The Harbour Watch

(notes by John Walker)


In her Epilogue to Charles Carrington’s biography, Elsie Bambridge wrote, ‘His only attempt at play-writing was in 1913, when he and I together wrote a one-act play called The Harbour Watch, of which Pyecroft was the hero. Vedrenne and Eadie produced it in a series of matinees at the Royalty Theatre, but it was not a great success’. (page 591).

In fact, the play is referred to in Caroline’s diary in July 1908. Elsie would then have been twelve.

Although copyrighted in England and the United States in that year, it was not published in Kipling’s lifetime.

The text from the typed copyright script, held in the British Library, is reproduced in the ORG (Vol 4, pages 1837-1855). There is also a duplicate of the stage manager’s copy, having stage directions and some line changes added. This is held in the Library of Congress. David Richards suggests that these changes were made without reference to Kipling. Another copy of the script is described in the Kipling Journal June 1972 (pages 3-4). This apparently was Vernon’s own copy, and was interleaved with diagrams and notes on plain sheets. The location of this copy is now unknown.

The first English edition of the play appeared in April 1990 (Spearman Books). It was edited with an introduction and notes by John and Janet Brooman.


Caroline Kipling’s diaries reveal that arrangements for the production of the play in April were arranged through a visit from Perceval Landon during their travels through France (March 19th/20th 1913).

On 14th April Carrie’s diary records: ‘Rud to rehearsal of “Harbour Watch”; depressed by the caste [sic]’.

The first production of the play, at the Royalty Theatre, in Dean Street, Soho, opened on 22nd April, 1913, with a series of six Tuesday and Friday afternoon matinees (22nd, 25th and 29th April, 2nd, 6th and 9th May).

Carrie’s diary for April 22nd 1913 reports: ‘Rud, John and I to town. Rud takes John to his first music hall. Rud’s play, curtain raiser The Harbour Watch is produced. Several telegrams to say how excellently it was received.

The cast at that first performance was listed as:

Emmanuel Pyecroft, R.N. Mr Luke Forsters

Edward Glass, R.M.L.I. Mr George Tilley

Albert Blashford, R.N. Mr Lawford Davidson

William Agg Mr Campbell Gulban

Corporal Walters R.M.L.I. Mr W. Lemmon Warde

Jenny Blashford Miss Marjorie Day.

On this occasion, the play was offered as a ‘curtain-raiser’ for the play Thompson,  a comedy in three acts by George Calderon and St John Hankin.

A report in The Times on 23rd April described the plot in some detail. Regarding the dialogue it suggested ‘You cannot choose but believe every word of it’. The report adds that, at the end ‘ there was a hearty call for Mr. Kipling, but he was not in the house’.

On 29th April, Carrie’s diary records: ‘To town with both children … to see The Harbour Watch. Good house and excellently done. Rud comes up in the evening and we all go to a music hall’.

In the obituary notice for Kipling, in The Times (2nd February 1936) it was noted that “his play, The Harbour Watch, was produced at the Royalty Theatre, where the adventure of the drunken maniac [marine?] made everyone laugh”. However, Elsie admitted, in the epilogue mentioned above, that the play ‘was not a great success’. Her part in the writing is not acknowledged in the copyright copies or the playbill, and Harbord suggests that she may simply have advised on dialogue for Jenny Blashford.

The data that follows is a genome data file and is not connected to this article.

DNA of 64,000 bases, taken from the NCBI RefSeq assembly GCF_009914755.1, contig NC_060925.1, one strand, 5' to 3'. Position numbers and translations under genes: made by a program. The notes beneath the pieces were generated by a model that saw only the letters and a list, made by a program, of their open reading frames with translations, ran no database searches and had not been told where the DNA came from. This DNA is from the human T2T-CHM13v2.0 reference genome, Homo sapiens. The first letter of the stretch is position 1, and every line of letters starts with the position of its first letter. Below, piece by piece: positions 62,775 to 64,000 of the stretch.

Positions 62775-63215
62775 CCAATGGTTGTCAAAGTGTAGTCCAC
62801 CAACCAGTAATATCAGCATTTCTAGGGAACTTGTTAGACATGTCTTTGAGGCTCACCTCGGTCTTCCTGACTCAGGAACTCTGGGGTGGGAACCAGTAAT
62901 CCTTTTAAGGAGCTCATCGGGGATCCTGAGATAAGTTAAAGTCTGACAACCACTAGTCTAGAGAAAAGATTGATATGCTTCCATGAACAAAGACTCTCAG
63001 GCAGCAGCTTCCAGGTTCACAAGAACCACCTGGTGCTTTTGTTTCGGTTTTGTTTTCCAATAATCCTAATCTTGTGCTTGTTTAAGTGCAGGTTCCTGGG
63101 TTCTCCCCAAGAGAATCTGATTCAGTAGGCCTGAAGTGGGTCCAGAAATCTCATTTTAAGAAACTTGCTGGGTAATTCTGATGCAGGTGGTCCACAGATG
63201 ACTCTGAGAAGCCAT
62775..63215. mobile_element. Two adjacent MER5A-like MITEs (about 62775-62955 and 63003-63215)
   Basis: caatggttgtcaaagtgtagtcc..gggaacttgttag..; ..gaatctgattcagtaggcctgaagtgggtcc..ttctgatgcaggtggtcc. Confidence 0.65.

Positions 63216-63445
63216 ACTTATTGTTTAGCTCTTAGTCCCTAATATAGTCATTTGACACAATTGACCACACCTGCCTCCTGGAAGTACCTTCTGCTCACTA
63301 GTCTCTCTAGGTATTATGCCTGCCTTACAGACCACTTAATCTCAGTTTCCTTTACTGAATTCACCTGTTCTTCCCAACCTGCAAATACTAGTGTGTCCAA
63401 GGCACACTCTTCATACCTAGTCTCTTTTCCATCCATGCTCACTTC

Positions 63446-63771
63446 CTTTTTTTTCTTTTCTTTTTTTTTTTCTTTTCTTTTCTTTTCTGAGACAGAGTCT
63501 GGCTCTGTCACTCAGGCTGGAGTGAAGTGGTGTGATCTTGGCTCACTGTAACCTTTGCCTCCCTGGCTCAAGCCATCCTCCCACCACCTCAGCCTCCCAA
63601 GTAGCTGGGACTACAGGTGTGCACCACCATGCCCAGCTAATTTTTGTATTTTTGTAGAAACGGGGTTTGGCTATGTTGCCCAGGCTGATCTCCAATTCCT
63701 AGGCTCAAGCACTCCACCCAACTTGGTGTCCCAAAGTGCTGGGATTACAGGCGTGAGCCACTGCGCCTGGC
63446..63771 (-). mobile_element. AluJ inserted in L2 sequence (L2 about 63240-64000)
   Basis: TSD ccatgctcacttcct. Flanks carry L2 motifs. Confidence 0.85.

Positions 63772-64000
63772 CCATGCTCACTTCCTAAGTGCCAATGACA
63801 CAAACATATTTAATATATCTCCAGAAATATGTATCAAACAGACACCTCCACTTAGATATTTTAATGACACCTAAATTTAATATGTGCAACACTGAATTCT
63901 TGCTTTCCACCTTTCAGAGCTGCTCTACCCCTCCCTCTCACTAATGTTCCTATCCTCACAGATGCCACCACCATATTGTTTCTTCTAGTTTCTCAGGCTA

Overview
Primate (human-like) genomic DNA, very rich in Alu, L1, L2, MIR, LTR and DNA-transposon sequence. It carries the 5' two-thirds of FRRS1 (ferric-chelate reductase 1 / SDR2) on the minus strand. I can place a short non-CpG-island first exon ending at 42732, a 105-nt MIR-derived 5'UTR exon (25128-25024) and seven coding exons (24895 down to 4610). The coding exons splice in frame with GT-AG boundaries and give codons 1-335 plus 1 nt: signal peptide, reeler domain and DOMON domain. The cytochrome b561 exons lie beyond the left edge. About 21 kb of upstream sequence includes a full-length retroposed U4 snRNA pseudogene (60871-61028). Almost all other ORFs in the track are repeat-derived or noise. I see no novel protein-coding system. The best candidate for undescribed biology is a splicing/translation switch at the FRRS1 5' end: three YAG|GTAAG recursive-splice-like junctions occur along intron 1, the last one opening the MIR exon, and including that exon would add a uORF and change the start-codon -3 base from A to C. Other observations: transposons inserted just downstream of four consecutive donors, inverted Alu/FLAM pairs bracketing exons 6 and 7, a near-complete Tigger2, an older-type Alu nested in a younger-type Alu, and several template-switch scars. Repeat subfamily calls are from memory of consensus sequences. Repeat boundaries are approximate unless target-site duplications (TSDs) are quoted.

Carrie’s diary for May 17th records that [John] ‘Vedrenne calls about plays for the future and other arrangements for The Harbour Watch’.

The play seems to have been offered at the Royalty again in September 1913 (15th September to 13th October inc.), and possibly again in September 1920.

Kipling certainly attended a rehearsal of the play (letter to Mr Nathan, dated 6th May 1913, reported by David Richards) but seems never to have attended a performance.

The Play

Pyecroft is on leave, and staying, as he has done before, with William Agg. Jenny Blashford, a seventeen-year-old girl from the village, tells Pyecroft that her cousin Albert has been at home caring for his mother, but has missed returning to his ship at the end of his leave. Agg is threatening to report the young sailor unless Jenny agrees to his proposal of marriage. Agg is sixty-two. In fact he has enlisted the help of a Marine, but this is Edward Glass, who works with Pyecroft and Jenny to offer Albert the choice of staying in the Navy or buying himself out to marry Jenny.

Sometimes listed as the seventh of the ‘Pyecroft stories’, the text does involve familiar faces. Private Edward Glass is a character from ‘The Bonds of Discipline’. William Agg may be the ‘vindictive character’ from ‘Steam Tactics’, though he seems older compared to Pyecroft in this story. If it is the same character, he also appears in ‘A Tour of Inspection’.


The Saturday Review  (25th April 1913): ‘If Mr Kipling can fill our theatres with the like of Edward Glass, and find actors for their impersonation like Mr Tully, let him by all means wipe away all trivial fond records, and write hard for the theatre during the rest of his writing days’.

The Illustrated London News  (30th April 1913): ‘It was good to meet with real Tommies and Sailormen. Mr Kipling gives us the treat of hearing the sort of talk the service actually employs in all its unwarranted simplicity. Blashford, Pye[croft] and Glass use the idiom of their class, and not the mincing phrases of melodrama’.

 ‘The World’ later suggested that there was some ‘triteness’ but that the dialogue ‘would have proved tame and unstimulating had not Kipling vitalised the old bones with the full-blooded humours of Edward Glass’.




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